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Data migration: Preparation equals success

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Typical data migration challenges

Help desk support
Arrange help desk support depending on the complexity of the migration. Provide help desk staffers with appropriate details so they can field calls related to the migration. For example, if the migration is between a Unix box and a Network Appliance box, path names

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will change and users will need to remap their shares. Another example would be migrating shares of Mac users. Macs will require special handing and, in some cases, special software, such as DAVE, to ensure transferred files will be readable. These types of variations or complexities should be clearly conveyed to the help desk.

Checklist and tools Migration and test plans should address:

  • Method of migration, such as mirroring or copying
  • Details of the premigration, migration and post-migration steps
  • Required testing scripts
  • Back-out plans

There are many tools that can help ease the migration process (see "Network-based migration tools" at http://storagemagazine.techtarget.com/networkbasedmig and "Host-based migration tools" at http://storagemagazine.techtarget.com/hostbasedmig). Most data migrations are conducted using host-based tools in an offline/manual mode because this method reduces the risk of losing data. For the majority of migrations, native commands such as "ddcopy" and "xcopy," or the mirroring capabilities of the storage platforms, work well. Some migrations may even be performed using a backup and restore approach. These approaches have the advantage of not requiring any additional software, hardware or new skills.

Premigration steps
Once general planning is complete, it's necessary to determine if any upgrades or patches are required to support the migration. If you have a robust change control or configuration management program, this information may already be available. However, information should be reviewed to minimize the chance of glitches arising during the migration. Check the HBAs, switches, source and target platforms, and operating system to ensure that these are at the right version to support the migration and ongoing operations (see Checklist of migration activities).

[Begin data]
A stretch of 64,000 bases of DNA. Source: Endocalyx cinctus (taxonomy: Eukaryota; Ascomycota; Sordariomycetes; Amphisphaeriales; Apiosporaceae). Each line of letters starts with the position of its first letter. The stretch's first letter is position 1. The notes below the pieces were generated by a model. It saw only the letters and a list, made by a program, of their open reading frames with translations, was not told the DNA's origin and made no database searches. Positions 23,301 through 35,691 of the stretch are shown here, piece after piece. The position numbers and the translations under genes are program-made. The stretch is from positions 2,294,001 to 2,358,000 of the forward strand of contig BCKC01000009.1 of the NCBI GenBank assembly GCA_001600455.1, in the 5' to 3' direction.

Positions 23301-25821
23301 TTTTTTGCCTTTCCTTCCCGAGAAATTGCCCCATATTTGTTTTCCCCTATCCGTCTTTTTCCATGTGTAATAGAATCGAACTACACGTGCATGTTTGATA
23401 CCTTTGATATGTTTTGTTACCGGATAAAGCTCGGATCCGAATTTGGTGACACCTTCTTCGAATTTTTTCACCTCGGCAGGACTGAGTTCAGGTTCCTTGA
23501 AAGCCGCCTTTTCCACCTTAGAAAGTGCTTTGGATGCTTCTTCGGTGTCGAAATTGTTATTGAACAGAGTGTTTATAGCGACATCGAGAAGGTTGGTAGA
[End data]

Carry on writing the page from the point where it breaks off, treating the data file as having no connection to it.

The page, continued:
Once the required updates have been determined, correct any items that need updating. Firmware versions, while good enough for operations, will often require updating to support the migration. Upgrades may require a system shutdown, so all business users should be notified so they can plan accordingly. It's also recommended to have a few days between the premigration shutdown and the migration to allow for troubleshooting. This waiting period helps systems to stabilize and provides you with the time to resolve any issues that arise as a result of the hardware/software upgrades before the actual migration. The waiting period will vary, but three to seven days is recommended.

The migration steps must address the appropriate level of detail based on the criticality of the data. In particular, attention must be paid to data controlled by one or more regulatory requirements. In some instances, documenting the migration at a high level will be sufficient. However, with the goal of minimizing risk, it's helpful to provide enough details (and then test against these details) to reduce the number of operational questions during the migration or the need for workarounds. It's difficult to definitively state the sets of detailed tasks because each environment is different; however, when unsure, add more detail.

This was first published in September 2005

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